Treatment Options for Patients

Patients with varicose veins may be able to resolve their symptoms with a number of different treatments. Some of the most common treatments designed to address venous reflux include:

Sclerotherapy

Sclerotherapy is a minimally-invasive procedure that involves a series of injections into the patient’s varicose veins. This procedure works by introducing a sclerosing solution into the veins in order to force the walls to swell and seal together. For some patients, this procedure is performed under ultrasound guidance.

Microphlebectomy

Microphlebectomy is a procedure used to remove diseased veins from the body and eliminate all associated symptoms. During this procedure, the vascular surgeon uses small hooks to extract veins from the body through small incisions.

Laser Ablation

Laser ablation treats varicose veins by administering laser energy into the interior of the walls. The heat generated by the laser shrinks the vein’s collagen fibers and causes them to disappear.

Radiofrequency Ablation

Radiofrequency ablation treats the interior of varicose veins with radiofrequency energy. This energy is introduced into the vein via a thin catheter.

Seeking Treatment

If you are interested in seeking treatment for varicose veins, contact the Bridgeport Vein Center.

Vein Disease: What it is and how to treat it

Vein disease is a common problem affecting millions of people all across the country. Here is some basic information about vein disease to help you understand how it affects your life and what you can do about it.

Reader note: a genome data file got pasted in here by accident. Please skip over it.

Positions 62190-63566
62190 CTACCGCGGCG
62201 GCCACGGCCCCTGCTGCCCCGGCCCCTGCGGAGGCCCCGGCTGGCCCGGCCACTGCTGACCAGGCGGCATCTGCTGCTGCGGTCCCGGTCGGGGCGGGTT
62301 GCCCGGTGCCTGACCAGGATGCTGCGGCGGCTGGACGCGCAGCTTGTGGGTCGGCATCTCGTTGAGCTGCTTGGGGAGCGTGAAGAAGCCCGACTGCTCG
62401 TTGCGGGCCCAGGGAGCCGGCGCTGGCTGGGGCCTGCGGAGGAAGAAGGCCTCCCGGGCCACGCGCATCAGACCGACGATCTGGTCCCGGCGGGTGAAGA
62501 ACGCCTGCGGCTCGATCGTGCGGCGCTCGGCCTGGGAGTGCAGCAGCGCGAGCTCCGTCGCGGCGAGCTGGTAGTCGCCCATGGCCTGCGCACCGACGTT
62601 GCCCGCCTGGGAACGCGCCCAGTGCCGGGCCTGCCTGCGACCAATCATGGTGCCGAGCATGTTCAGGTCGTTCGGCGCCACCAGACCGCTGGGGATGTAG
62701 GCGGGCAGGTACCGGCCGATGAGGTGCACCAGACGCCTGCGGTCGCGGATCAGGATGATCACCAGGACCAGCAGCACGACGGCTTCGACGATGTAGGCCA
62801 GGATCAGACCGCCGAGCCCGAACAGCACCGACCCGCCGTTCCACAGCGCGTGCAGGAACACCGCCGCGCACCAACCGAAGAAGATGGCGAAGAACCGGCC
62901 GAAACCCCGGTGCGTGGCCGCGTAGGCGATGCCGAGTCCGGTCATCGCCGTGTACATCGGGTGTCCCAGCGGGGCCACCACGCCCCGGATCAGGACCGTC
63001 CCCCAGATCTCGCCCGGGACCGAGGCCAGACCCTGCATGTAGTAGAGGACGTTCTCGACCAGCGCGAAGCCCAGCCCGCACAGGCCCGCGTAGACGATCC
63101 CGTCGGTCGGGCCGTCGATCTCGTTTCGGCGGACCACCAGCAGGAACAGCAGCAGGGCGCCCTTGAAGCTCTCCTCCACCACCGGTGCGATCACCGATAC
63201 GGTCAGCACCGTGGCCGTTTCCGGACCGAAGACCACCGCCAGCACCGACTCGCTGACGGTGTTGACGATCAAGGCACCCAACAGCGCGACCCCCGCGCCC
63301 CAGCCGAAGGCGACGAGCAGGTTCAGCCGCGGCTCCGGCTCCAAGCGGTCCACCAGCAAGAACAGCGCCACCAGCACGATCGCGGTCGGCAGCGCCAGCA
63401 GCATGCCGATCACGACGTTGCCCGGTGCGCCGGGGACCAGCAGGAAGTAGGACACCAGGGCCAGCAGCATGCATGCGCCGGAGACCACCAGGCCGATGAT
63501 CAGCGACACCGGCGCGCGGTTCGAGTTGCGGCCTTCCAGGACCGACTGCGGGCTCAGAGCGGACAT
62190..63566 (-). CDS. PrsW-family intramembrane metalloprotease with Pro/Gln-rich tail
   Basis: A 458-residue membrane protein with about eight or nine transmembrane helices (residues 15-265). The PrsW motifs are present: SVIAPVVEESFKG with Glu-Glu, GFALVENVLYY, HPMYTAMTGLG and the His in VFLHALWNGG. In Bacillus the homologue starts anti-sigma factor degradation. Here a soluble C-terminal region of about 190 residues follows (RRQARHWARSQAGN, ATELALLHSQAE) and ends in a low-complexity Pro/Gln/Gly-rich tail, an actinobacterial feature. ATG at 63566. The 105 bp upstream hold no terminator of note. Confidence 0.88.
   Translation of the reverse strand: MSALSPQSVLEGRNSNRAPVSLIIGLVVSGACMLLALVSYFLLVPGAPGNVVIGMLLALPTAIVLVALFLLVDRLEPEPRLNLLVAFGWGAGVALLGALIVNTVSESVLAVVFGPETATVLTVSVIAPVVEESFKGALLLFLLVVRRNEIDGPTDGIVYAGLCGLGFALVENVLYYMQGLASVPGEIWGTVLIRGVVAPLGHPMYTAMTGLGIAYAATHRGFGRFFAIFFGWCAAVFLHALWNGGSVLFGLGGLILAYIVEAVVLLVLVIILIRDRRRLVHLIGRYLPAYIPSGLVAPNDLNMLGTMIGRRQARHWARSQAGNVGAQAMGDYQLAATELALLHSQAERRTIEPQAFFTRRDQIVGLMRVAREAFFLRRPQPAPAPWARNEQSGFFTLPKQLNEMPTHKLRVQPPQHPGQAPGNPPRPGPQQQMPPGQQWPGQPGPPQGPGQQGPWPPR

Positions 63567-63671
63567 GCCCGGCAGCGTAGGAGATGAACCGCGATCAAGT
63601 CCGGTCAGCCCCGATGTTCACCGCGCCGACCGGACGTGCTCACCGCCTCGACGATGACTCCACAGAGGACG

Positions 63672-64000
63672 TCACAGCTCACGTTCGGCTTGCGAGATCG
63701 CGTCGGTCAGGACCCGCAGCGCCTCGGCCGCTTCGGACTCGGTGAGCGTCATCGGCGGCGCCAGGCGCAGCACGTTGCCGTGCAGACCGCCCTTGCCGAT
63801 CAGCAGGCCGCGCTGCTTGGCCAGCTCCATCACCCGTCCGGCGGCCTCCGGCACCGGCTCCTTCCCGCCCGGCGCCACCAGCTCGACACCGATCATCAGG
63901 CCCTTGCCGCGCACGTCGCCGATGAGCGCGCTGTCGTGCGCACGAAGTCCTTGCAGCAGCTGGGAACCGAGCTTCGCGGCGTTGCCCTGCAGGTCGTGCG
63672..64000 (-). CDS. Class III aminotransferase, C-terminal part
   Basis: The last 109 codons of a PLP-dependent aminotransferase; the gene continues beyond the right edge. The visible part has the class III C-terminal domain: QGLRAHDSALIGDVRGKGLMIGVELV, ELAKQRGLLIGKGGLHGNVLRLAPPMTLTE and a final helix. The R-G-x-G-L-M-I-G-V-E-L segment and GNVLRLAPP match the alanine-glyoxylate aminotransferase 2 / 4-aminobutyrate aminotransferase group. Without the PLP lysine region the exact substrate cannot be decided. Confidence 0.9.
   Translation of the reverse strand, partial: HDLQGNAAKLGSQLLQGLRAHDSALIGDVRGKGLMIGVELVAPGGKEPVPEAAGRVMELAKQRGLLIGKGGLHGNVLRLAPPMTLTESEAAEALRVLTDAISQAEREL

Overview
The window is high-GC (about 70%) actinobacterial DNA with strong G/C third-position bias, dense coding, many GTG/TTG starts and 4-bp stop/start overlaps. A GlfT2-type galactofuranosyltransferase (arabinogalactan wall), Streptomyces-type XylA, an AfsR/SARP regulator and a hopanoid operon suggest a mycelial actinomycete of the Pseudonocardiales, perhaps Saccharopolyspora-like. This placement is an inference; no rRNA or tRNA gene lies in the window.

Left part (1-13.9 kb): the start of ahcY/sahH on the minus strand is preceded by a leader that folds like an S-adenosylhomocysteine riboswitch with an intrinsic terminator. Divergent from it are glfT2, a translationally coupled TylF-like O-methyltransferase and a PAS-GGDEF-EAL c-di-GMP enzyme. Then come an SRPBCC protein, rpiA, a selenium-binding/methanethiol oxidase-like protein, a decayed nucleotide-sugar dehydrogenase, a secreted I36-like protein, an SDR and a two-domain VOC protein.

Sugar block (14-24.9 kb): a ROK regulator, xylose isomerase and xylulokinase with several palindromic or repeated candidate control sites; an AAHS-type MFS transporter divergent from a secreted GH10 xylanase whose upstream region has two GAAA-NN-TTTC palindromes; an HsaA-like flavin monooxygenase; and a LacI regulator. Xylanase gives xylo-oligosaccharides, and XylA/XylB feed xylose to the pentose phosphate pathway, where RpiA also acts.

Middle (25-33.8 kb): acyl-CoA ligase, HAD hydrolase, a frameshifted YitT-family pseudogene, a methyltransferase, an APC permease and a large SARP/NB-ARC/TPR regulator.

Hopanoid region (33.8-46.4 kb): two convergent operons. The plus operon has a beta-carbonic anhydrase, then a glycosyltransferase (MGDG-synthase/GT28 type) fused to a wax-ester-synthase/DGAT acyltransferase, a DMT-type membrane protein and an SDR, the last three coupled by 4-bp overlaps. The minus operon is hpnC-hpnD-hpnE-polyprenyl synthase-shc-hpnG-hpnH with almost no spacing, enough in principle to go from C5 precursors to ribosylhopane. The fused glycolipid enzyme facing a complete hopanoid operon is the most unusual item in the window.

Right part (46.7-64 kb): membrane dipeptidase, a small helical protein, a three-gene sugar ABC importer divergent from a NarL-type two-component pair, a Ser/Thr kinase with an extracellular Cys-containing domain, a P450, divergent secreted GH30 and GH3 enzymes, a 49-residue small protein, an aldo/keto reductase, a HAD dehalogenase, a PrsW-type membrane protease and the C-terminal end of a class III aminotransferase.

What is Vein Disease?   vein disease

Vein disease occurs when your veins no longer look normal and/or function properly. The most common cause of vein disease is known as venous insufficiency or venous reflux. This condition develops when the valves that prevent blood from flowing backwards within one or more veins fail. This allows blood to pool in the veins, leading to a number of symptoms.

Anyone can get vein disease, but you are more likely to develop this condition if you are obese, female and/or pregnant. The risk of vein disease also increases with age.

Symptoms of Vein Disease

Two types of abnormal veins can develop in patients with vein disease: spider veins and varicose veins. Spider veins usually appear as small, web-like veins that are purple, blue or red. They are rarely raised above the skin’s surface and don’t typically cause any additional symptoms. Varicose veins, on the other hand, are larger veins that may be gnarled or swollen and tend to appear in the legs. They may be raised above the skin’s surface, and they may also be uncomfortable. Patients with varicose veins often report cramping, tingling, numbness, throbbing, weakness and restlessness associated with this condition.

Vein Disease Treatment Options

The treatment options for people suffering from vein disease include:

  • Conservative treatment. – Conservative treatment options for abnormal veins include compression, elevation of the legs, exercise and weight loss.
  • Foam sclerotherapy. – Foam sclerotherapy is a treatment option designed for spider veins that involves the introduction of a foam sclerosant into the vein by injection.
  • Liquid sclerotherapy. – Liquid sclerotherapy is a treatment option designed for spider veins that involves the introduction of a liquid sclerosant into the vein by injection.
  • Endovenous laser therapy. – Endovenous laser therapy is a procedure that utilizes laser energy to seal off varicose veins.
  • Radiofrequency ablation. – Radiofrequency ablation is a procedure that uses radiofrequency energy to seal off varicose veins.
  • Microphlebectomy. – Microphlebectomy involves the complete removal of varicose veins from the body using small surgical hooks. This treatment option is best for superficial varicose veins.

Choosing a Treatment Option

If you are suffering from vein disease, the best way to find the right treatment option for you is to visit a vein specialist.